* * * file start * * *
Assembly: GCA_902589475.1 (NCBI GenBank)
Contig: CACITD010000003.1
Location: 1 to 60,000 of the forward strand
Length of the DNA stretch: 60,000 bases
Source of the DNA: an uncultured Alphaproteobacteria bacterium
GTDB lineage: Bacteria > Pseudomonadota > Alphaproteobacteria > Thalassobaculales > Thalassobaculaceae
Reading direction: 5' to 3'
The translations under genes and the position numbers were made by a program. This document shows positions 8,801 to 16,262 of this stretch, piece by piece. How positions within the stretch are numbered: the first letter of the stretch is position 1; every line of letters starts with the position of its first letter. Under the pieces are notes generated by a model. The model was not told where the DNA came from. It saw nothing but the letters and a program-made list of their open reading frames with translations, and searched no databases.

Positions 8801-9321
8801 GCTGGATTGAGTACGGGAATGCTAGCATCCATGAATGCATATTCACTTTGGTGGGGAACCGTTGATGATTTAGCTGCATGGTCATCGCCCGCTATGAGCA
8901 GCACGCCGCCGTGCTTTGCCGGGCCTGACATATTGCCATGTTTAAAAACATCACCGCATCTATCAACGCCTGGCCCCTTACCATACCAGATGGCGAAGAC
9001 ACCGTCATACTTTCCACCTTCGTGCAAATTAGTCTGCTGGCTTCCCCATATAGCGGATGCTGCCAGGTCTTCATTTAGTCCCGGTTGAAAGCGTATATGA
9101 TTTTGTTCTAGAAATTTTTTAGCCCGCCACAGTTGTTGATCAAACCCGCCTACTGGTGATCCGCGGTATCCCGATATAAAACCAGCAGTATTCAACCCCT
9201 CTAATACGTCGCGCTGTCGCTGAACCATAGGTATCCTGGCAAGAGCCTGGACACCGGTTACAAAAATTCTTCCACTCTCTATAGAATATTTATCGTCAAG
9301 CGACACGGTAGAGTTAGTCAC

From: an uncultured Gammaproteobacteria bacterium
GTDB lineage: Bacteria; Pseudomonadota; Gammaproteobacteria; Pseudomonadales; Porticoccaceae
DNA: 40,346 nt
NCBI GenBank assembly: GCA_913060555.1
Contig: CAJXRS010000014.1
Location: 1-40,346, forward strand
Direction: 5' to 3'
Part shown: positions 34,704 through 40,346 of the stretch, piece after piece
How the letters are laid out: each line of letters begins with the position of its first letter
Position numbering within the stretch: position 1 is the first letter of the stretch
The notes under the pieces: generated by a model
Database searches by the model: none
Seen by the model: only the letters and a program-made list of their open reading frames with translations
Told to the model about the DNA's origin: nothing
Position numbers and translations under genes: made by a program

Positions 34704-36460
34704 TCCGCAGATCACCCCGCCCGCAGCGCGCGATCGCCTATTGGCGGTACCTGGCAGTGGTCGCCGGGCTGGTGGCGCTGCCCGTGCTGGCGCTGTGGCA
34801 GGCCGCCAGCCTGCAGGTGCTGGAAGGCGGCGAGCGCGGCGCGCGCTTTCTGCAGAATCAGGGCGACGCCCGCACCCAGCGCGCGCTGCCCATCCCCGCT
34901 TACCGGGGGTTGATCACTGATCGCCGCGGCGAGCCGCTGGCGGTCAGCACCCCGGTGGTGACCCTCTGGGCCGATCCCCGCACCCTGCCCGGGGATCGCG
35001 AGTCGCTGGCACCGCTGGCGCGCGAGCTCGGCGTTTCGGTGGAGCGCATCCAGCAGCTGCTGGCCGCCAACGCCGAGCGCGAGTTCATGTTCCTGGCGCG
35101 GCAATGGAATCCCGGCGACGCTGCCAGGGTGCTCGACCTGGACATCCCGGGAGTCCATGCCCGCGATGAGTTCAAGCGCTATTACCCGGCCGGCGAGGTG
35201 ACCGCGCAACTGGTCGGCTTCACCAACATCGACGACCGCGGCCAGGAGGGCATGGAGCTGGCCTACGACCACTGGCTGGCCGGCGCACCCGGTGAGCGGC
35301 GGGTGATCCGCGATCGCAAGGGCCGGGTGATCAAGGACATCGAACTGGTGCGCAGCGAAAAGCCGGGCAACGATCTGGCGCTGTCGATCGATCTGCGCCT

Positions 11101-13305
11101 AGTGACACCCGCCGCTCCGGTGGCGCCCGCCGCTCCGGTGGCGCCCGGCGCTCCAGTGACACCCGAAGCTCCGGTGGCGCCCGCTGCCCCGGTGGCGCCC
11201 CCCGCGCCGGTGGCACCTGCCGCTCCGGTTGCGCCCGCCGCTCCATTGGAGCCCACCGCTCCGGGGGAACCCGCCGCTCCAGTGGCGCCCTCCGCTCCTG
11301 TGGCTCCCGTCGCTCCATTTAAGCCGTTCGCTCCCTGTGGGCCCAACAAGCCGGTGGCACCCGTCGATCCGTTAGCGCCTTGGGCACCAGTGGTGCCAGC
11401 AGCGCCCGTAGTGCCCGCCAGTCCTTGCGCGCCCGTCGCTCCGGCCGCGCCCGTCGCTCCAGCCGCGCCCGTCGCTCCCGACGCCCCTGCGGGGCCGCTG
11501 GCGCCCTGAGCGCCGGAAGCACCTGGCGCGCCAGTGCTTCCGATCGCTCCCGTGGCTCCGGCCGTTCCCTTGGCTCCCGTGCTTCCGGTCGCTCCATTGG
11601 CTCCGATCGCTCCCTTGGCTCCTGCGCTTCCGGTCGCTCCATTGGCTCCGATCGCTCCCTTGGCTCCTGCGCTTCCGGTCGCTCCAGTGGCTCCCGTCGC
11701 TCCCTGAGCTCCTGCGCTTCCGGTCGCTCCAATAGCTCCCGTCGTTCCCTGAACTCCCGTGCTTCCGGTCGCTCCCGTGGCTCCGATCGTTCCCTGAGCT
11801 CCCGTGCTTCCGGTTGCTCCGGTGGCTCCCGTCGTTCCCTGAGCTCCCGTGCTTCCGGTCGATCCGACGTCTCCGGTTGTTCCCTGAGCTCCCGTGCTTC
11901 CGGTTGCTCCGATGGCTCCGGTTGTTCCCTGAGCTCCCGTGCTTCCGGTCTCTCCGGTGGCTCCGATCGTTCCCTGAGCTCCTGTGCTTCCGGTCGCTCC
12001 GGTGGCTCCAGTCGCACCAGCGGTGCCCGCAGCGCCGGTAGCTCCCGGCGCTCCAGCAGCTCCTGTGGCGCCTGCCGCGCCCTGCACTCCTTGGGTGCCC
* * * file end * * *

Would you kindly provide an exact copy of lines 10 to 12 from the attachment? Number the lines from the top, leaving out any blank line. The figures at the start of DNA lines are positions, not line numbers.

8801 GCTGGATTGAGTACGGGAATGCTAGCATCCATGAATGCATATTCACTTTGGTGGGGAACCGTTGATGATTTAGCTGCATGGTCATCGCCCGCTATGAGCA
8901 GCACGCCGCCGTGCTTTGCCGGGCCTGACATATTGCCATGTTTAAAAACATCACCGCATCTATCAACGCCTGGCCCCTTACCATACCAGATGGCGAAGAC
9001 ACCGTCATACTTTCCACCTTCGTGCAAATTAGTCTGCTGGCTTCCCCATATAGCGGATGCTGCCAGGTCTTCATTTAGTCCCGGTTGAAAGCGTATATGA